After the occupation of the Guggenheim’s local branch during the opening week of the Biennale, the Gulf Labor Artist Coalition (GLC) made a return to Venice, this time in an official capacity.
Invited by curator Okwui Enwezor, members of the coalition shied away from creating a physical installation or work of art, conscious of the risk of turning their research into a reified, albeit critical, object of contemplation — a bit like the colossal pair of phoenixes hovering above the water at the very end of the Arsenale, which were made by Chinese artist Xu Bing using the worn-out tools of migrant workers employed in the construction of the World Financial Centre in Beijing. GLC opted instead to organize a series of plenary sessions that took place in the Arena, at the Central Pavilion, during the period from July 29 to August 9th.
“Who is building the Guggenheim Abu Dhabi, the NYU campus and the new branch of the Louvre?” By answering these simple interrogatives, GLC revealed the tawdry reality beneath the glossy surface of museum and university branches that are being built on Saadiyat Island according to the designs of starchitects such as Frank Gehry, Jean Nouvel, Zaha Hadid and Norman Foster. The GLC 2015 report that was released during the inaugural event made evident the shadow of hard labor lurking behind the policed veneer of high culture. The Gulf: High Culture/Hard Labor is the title of a book edited by Andrew Ross, launched on the same day. Those laboring on the construction sites, we are told, are migrant workers who arrive from poor countries heavily indebted as a result of recruitment and transit fees. Once in the UAE they are deprived of their passports, housed in sub-standard labor camps, paid much less than they were promised, and forced to endure a punishing work regime. If they protest publicly, they risk arrest, beatings and deportation.
For five years, GLC has been pressuring Western cultural brands to ensure worker protections, using a mixed strategy that combines the withdrawal from institutions — in the form of a boycott of the Guggenheim Abu Dhabi initiated in 2011 — with a more nuanced form of dissenting participation, of which the contribution to the Biennial can be considered an example. The more conventionally artistic offshoot of the project can be found in 52 Weeks, a year-long campaign in which artists, writers and activists contributed a work, text or action each week to highlight the deplorable living and working conditions of migrant workers in Abu Dhabi. On a different level, the coalition has pursued direct on-site research by interviewing workers, both in India and Abu Dhabi, and visiting labor camps. It also initiated negotiations with the Guggenheim Abu Dhabi, promising to lift the boycott in exchange for the acceptance of an omnibus reform providing debt relief, wage increases and the right to independent representation. In this sense, GLC behaves in a manner that is more akin to the trade union’s modus operandi. It is no coincidence that artists Walid Raad and Shaina Anand were joined on stage by representatives of the International Trade Union Confederation.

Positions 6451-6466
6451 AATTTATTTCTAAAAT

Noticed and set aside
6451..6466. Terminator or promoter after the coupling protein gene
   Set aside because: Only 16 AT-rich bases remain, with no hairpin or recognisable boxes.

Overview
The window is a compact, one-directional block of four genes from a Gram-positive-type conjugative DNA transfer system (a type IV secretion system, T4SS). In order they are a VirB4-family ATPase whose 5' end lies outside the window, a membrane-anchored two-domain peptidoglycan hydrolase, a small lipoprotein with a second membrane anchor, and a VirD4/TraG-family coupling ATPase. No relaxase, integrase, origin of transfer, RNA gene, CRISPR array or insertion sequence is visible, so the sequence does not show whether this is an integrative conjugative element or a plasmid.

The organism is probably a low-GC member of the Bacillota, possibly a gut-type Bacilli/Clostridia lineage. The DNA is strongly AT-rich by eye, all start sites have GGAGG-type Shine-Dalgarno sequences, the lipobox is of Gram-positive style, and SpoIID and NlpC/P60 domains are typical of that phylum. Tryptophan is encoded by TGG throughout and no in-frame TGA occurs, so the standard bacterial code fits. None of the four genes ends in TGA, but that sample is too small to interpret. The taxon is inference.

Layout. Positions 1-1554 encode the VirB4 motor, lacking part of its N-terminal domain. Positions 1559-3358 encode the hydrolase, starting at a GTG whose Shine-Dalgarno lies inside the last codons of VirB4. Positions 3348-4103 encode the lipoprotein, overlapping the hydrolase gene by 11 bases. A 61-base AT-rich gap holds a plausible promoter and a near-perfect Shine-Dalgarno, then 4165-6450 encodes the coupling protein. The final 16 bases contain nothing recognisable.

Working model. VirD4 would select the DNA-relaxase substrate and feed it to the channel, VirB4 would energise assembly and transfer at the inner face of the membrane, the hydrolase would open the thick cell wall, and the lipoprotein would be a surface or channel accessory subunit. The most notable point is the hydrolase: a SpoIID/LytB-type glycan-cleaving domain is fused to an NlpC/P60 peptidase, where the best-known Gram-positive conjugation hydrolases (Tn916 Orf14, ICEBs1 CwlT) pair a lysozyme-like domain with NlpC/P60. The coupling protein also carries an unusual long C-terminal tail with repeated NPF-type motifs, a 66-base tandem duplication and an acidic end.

The discussion touched upon the entry bans the UAE issued against three members of the coalition — sociologist Andrew Ross and artists Walid Raad and Ashok Sukumaran. If preventing labor advocates to access workers and workplaces is nothing new in the workers’ struggles, in this case it takes the additional meaning of a curtailment of artistic and academic freedoms, thus casting a stain of illiberalism on those very cultural institutions intended to provide the UAE with a progressive facade. The crackdown on censorship, paradoxically, has drawn greater attention to the Saadiyat Island case, especially within the specialized art world. However, to turn the spotlight on international artists may have the unintended effect of obscuring the hardships endured by migrant workers and the deportations faced by those who dare to protest. “How do we make the lives, experiences and desires of the migrant workers more visible?” was precisely the question addressed by Sukumaran, Paula Chakravartty, Nitasha Dhillon and Parimal Sudhaar during the second panel discussion. How do we prevent artists and cultural workers who speak up for the disempowered from becoming screens, rather than amplifiers, of those they want to represent? Despite the specific focus on Abu Dhabi, GLC’s concern with the entanglement between contemporary art, precarious labor and global capital brings the group to extend their research to geopolitical contexts beyond the Gulf. It is in this light that we can interpret the BDS interventions staged by G.U.L.F., tracing a parallel between Gulf migrant workers and Palestinians turned into stateless workers in their own land.
A more self-referential attitude was adopted in the last two events of the series, aimed at surveying the political role of art both within and outside an institutional framework. “A New Wave of Arts Activism?” registered the resurgence of activism in contemporary art in the name of a direct agency inspired by political protests spanning from the Occupy Movement to the Arab Spring to Black Lives Matter. “Who Needs Museums and Biennales?” instead tackled the ambiguities that arise due to participating in large-scale exhibitions, and the possible alternatives for dissenting participation.
If, as Adorno and Horkheimer showed us, “between the cultural heritage and enforced work there is a precise correlation,”¹ GLC’s aim is that of breaking the iron law of this predicament. They foster the principle that the freedoms of artists are connected to the rights of workers constructing and maintaining exhibition spaces.